Blog of the International Journal of Constitutional Law

Category: constitutional design

  • Right to Rebel in Venezuela

    This is the second country study in Tom Ginsburg and I’s ongoing project to identify the potential risks and rewards of a constitutional Right to Rebel – Venezuela has had 26 separate constitutions since independence and the most recent have included various justifications for a popular right to rebel.

  • New Hungary Constitution: New Opinions

    Our contributor Andrew Arato, along with other leading academics, submitted an amicus brief to the Venice Commission concerning the new Constitution of Hungary. It is in many ways a devastating critique of the new document on both substantive and procedural grounds.

  • Recent Commentary on the Proposed Amendments to the Egyptian Constitution

    Recently, Tom Ginsburg described in this blog some of the proposed constitutional amendments for the Egyptian Constitution and flagged Tamir Moustafa’s brief analysis of them in foreign policy. It is also worth drawing people’s attention to commentary by two other commentators with long experience watching Egyptian constitutional developments.

  • The Constitutional Right to Rebel – advice for Egypt?

    The ripple effects from Tunisia’s “Jasmine Revolution” are still making themselves felt throughout the Arab World. Earlier today, Egypt’s Mubarak stepped down after weathering large-scale protests and civil disobedience for over two weeks. Elsewhere in the region Lebanon, Algeria, Yemen, Jordan (and to a lesser extent Mauritania, Sudan, Syria, Libya, and Morocco) have also seen the citizenry rise up to demand democracy and increased self-governance.

  • Supreme Court Presidents: Administrative or Jurisprudential Influence?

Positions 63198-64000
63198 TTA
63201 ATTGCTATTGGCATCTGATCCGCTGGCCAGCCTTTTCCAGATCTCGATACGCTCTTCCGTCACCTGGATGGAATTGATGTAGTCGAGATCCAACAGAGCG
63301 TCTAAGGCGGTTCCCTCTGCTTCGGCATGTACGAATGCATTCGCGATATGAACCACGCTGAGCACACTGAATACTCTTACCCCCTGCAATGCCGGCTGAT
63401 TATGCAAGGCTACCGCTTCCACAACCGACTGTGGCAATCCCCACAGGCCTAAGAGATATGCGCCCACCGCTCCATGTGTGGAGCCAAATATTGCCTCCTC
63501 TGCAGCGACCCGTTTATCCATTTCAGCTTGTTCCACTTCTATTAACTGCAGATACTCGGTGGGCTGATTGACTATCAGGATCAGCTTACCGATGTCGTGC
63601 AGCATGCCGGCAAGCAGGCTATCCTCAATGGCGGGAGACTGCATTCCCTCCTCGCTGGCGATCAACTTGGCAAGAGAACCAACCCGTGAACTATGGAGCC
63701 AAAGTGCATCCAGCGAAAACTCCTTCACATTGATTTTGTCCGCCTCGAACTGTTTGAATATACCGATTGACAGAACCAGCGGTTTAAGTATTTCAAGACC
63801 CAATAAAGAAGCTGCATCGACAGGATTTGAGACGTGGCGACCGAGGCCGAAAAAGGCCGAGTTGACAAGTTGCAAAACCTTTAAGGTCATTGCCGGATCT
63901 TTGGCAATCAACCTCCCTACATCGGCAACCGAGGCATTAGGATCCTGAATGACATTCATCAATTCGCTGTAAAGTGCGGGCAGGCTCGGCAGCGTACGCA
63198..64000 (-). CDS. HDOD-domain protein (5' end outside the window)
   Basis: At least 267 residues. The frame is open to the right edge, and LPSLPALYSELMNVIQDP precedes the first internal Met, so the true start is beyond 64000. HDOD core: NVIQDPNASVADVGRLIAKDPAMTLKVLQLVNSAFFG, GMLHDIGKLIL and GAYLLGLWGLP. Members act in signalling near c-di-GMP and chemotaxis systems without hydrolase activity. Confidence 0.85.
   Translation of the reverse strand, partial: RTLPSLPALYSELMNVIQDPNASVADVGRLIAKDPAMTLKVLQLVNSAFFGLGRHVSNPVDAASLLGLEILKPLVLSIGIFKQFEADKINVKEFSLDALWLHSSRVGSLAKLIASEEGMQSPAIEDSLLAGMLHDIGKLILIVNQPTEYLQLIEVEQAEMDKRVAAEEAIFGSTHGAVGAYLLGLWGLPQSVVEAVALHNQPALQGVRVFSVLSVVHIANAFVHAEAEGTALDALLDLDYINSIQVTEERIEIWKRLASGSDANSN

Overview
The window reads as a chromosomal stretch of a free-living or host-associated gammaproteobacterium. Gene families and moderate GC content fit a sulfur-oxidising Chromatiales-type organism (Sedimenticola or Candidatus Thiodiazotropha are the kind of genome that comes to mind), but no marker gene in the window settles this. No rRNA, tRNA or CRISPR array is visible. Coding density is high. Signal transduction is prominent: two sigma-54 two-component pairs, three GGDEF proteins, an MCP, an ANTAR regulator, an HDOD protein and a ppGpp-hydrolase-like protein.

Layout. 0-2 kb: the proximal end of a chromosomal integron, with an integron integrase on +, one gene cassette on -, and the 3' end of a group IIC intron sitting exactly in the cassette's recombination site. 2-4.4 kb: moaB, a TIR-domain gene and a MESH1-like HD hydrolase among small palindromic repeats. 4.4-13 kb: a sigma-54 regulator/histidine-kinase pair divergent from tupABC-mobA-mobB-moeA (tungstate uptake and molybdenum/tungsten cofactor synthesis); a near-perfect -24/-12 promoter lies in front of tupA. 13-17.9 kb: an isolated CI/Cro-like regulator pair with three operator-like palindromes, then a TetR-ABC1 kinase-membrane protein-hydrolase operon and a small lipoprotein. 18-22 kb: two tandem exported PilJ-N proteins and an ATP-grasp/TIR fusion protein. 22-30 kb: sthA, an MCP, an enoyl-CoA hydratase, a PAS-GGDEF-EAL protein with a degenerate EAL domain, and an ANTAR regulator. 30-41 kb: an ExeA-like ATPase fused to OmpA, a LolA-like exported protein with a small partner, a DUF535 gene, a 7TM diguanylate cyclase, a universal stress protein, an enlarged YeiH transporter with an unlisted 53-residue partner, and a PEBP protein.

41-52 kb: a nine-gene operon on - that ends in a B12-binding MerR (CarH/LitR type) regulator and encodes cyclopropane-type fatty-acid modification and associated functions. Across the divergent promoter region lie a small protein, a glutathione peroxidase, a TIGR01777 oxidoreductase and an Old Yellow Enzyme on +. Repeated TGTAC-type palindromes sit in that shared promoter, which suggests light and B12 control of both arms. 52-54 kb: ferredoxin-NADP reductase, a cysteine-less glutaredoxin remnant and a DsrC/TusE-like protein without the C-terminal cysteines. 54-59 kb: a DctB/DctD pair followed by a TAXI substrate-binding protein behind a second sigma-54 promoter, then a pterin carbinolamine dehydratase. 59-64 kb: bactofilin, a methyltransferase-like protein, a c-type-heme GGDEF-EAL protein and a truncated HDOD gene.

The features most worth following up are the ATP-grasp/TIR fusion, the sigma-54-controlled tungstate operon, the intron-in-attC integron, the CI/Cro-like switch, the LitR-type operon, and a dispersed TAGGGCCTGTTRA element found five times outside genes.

The justices of the Mexican Supreme Court (MSC) have just elected, as they do every four years, a new president. Whereas the President of the US Supreme Court can exert considerable jurisprudential influence (with, for instance, its power to assign cases to fellow justices), the president of the MSC wields considerable influence over the administration of the judiciary but very little on the actual court decisions.

  • Enacting Constitutionalism

    For readers who might be interested in a paper on the constitutional enactment of independent judicial institutions, may I suggest a paper just published entitled “Enacting Constitutionalism,” in which my coauthor and I focus on the political composition of the constituent body and its implications for the type of institutions enacted.

  • Renewing the Upper Chamber in Canada

    The Canadian Prime Minister has recently appointed a slate of five new Senators to the Upper Chamber. Two things are significant about this latest round of Senatorial appointments. First, the governing Conservative Party now holds a plurality of seats in the Senate after spending years in the wilderness of minority status.

  • Out with the old, in with the new

    The newly minted Supreme Court of the UK handed down its first decision this week, after coming to power on October 1, 2009. There is no doubt that Brits (and the rest of us) are still getting used to the idea of new branch of government in the UK.

  • Egypt’s New Chief Justice

    Over the summer a new chief justice was appointed to the Supreme Constitutional Court of Egypt (the SCC). The appointment of Farouk Sultan was controversial in Egypt. Justice Sultan does not have a distinguished judicial background and is widely thought to lack independence from the executive .

  • State Constitutionalism and the Comparative Project

    First, thanks to Zach Elkins and Tom Ginsburg, master scholars, impressarios of the great comparative constitutionalism project, and all-around good guys, for inviting me to guest blog on state constitutionalism and state con law. Second, by way of introduction, I am the Minerva House Drysdale Regents Chair in Law at the University of Texas, recently decamped from California, where I spent many happy years on the San Diego and Berkeley faculties.